Today, Dec. 10, is not only the 45th anniversary of Thomas Merton's death but Human Rights Day and a day of prayer called by Pope Francis to end world hunger. A happy coincidence of events overshadowed by the tributes to Nelson Mandela and his life of courage and faith.
Will prayer have an effect on world hunger? My rational self says no; my heart says that all the positive energy must have some effect. I certainly have not given up prayers of petition, but I favor wordless, contemplative prayer--and, in the case of world hunger, some action: donating food to local food banks and churches, going to the Hunger Site on the internet and clicking: each click means more food donated by the sponsors to the needy.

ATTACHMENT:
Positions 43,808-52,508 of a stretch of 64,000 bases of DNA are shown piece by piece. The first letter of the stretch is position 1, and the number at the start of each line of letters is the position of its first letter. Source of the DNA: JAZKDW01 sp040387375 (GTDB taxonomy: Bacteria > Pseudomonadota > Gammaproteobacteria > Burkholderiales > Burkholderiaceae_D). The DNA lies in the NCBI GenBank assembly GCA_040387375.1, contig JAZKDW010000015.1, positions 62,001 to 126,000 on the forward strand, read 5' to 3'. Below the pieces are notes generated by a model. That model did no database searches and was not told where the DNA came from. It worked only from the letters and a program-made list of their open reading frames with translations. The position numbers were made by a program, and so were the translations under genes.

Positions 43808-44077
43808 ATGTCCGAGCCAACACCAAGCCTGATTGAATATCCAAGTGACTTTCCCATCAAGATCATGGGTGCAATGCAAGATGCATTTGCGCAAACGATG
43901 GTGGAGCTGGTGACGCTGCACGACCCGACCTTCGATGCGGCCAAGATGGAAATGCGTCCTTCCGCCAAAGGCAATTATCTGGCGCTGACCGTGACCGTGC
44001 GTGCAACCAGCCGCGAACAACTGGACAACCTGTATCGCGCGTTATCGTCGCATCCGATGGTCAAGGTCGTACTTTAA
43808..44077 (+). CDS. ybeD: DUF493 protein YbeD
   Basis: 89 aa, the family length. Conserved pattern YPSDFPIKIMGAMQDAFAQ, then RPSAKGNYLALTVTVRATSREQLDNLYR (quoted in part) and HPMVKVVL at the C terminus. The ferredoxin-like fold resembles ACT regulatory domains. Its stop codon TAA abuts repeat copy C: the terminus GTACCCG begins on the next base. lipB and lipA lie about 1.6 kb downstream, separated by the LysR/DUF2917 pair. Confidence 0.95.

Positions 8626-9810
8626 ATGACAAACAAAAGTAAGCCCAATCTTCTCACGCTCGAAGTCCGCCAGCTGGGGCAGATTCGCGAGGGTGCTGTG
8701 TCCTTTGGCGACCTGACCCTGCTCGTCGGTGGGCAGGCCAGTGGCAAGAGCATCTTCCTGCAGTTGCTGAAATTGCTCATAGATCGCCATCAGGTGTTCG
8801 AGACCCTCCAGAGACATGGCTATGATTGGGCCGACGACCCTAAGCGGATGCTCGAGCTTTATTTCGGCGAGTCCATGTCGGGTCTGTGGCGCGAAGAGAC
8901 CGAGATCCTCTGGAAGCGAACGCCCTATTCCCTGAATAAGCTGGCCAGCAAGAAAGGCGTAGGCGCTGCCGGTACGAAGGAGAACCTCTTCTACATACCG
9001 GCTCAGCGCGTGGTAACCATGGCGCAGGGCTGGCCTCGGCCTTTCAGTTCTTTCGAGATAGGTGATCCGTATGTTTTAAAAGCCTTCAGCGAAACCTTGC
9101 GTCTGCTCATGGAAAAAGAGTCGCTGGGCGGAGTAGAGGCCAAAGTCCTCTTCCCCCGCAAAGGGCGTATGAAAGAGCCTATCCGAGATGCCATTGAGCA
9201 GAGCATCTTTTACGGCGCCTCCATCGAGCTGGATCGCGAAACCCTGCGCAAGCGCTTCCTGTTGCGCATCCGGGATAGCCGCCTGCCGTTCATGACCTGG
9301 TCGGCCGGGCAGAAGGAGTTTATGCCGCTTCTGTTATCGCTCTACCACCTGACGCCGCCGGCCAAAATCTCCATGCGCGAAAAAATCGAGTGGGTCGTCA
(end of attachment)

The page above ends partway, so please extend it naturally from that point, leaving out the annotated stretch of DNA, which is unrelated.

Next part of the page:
There is so much more to be done, but we must begin with the need for prayer. In this connection, I conclude with my third quotation from Merton (The Ascent to Truth):
Distraction is the only thing that consoles us for our miseries and yet it is itself the greatest of our miseries. Why? Because it diverts us from the one thing that can help us to begin our ascent to truth. That one thing is the sense of our own emptiness, our poverty, our limitations, and of the inability of created things to satisfy our profound need for reality and truth.